The outbreak is blamed in part on climate change. If lower temperatures continue and the weather remains wet for a longer time, it will spread even further as a swarm leaves its breeding ground on the Pakistan-India border along Cholistan. Unless the government addresses the situation on an emergency basis, matters are unlikely to come under control until drier weather sets in — and that would be quite late. The outbreak has also exposed how ill-prepared and ill-equipped the authorities are to handle such emergencies. Aerial pesticide spraying is said to be the only effective control. But the government does not have any aircraft for spraying pesticides in areas that are swarming with desert locust, which descended on Karachi in November for the first time in nearly 48 years. According to the United Nations, the timing of pesticide spraying is important to stop the locust from damaging crops, plants and vegetation. The farmers from the affected areas have decried the inaction of the federal and provincial governments. The rulers must realise that further delay in spraying pesticide could multiply crop losses, especially of the smallholders.
FOR centuries, mangroves have acted as custodians of the coastline: they protected the land from soil erosion, prevented flooding, and moderated temperatures. Additionally, they anchored entire ecosystems that depended on them to flourish; this in turn supported the fishing communities of Sindh and Balochistan. However, some of the discontents of modernity and rapid urbanisation have wreaked havoc on the centuries-old, natural way of life, community and business. Mangrove forests are chopped down for wood by timber and other industries that use them for firewood; they are mowed down by short-sighted land and real-estate mafias; and they are dying an early death from pollution, the lack of freshwater flowing into Sindh and the resulting high levels of salinity in the water. In an age of extreme weather and changing climate patterns, with a greater threat of natural disasters striking the coastal communities, the need for safeguarding mangroves could not be more urgent. After all, Pakistan is among the countries most vulnerable to the long-term effects of global climate change. And yet, according to experts, mangroves continue to be cut down due to the greed or ignorance of some. This is a good time as any to remember and pay homage to two environmental activists — Abdul Ghani and Haji Abu Bakar of the Pakistan Fisherfolk Forum — who were gunned down when they tried to file a public interest petition against the cutting down of mangroves in their village by powerful groups in 2011.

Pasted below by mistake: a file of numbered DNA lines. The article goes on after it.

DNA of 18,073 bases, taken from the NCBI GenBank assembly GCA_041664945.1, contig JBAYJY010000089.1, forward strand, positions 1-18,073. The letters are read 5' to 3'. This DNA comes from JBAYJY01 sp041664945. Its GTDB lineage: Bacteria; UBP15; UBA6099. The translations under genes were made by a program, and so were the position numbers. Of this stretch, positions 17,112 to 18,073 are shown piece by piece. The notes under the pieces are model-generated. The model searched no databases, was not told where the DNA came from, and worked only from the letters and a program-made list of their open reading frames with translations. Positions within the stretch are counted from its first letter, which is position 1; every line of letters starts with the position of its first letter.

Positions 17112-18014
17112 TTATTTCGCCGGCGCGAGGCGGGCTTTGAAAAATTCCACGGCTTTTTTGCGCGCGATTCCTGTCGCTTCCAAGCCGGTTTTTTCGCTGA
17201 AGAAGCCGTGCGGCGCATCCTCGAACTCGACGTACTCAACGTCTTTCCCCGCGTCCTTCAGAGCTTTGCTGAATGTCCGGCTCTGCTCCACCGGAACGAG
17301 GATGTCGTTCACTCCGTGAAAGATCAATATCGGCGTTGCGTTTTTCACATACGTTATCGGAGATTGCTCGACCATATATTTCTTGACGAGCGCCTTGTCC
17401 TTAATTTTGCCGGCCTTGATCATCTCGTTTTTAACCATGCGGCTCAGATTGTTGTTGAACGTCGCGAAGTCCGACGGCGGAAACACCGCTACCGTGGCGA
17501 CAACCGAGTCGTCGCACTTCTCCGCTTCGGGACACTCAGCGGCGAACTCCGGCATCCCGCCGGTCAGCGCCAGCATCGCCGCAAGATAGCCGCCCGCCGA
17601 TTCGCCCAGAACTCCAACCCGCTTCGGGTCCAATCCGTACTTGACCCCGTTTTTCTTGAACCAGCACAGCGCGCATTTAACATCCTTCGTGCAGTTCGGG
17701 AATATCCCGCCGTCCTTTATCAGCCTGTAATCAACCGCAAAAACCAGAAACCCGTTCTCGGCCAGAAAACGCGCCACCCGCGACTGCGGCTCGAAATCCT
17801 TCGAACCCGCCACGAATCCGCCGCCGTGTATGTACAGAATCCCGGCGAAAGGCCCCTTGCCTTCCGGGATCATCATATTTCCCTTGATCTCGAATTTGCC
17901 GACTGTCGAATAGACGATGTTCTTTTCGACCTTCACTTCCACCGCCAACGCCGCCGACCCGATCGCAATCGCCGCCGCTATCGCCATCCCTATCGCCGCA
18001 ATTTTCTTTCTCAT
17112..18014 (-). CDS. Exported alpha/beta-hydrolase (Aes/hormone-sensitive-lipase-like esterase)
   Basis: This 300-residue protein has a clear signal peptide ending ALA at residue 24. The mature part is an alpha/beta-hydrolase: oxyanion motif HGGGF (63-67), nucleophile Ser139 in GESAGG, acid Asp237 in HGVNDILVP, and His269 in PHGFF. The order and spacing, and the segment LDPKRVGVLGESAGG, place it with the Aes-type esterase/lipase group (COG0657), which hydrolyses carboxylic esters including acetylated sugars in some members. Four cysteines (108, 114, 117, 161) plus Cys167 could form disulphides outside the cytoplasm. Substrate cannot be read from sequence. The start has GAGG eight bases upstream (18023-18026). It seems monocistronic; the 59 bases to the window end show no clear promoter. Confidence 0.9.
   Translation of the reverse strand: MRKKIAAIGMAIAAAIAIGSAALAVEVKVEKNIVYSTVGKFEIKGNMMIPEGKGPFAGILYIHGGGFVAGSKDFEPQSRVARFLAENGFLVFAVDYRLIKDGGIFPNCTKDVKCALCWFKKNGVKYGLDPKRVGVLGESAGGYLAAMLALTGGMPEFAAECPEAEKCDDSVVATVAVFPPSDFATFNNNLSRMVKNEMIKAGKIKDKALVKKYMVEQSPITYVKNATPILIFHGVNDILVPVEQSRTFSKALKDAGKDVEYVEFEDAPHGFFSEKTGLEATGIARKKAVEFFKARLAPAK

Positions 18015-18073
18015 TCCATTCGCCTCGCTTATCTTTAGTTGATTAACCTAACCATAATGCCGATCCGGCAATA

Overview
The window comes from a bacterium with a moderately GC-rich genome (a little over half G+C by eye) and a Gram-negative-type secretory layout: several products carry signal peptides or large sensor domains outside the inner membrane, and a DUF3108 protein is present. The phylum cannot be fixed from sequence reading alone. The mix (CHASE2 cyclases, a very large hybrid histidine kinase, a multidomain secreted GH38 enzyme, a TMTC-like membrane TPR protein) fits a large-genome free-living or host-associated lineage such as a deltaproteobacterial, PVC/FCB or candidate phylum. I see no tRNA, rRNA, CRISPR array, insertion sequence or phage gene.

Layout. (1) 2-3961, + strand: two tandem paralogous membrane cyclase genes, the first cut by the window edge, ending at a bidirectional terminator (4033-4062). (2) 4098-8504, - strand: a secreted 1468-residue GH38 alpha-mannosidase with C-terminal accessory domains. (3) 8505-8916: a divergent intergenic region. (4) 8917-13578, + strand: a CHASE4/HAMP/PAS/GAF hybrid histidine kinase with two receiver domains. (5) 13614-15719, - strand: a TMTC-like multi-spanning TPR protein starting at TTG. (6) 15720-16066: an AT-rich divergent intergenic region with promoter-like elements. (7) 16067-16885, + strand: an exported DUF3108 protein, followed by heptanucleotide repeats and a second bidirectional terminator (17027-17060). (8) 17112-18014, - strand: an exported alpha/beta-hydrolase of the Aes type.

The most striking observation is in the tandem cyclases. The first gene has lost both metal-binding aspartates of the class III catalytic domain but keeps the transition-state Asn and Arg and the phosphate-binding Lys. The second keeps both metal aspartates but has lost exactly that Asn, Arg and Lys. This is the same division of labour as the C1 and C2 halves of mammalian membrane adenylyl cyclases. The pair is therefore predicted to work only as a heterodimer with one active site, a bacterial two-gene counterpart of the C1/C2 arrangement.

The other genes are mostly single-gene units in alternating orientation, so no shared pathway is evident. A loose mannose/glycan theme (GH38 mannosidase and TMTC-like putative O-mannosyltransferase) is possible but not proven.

This week, the National Coordinating Body of the Mangroves for the Future Programme Pakistan underscored the importance of developing a plan to declare Charna Island a marine-protected area. In 2018, the clear waters surrounding the island had been marred by an oil spill. While the Sindh Forest department has taken steps to carry out extensive mangrove plantation drives in the past, there is less effort going into the preservation of existing forests and the biodiversity they support. Much more needs to be done to reverse the damage.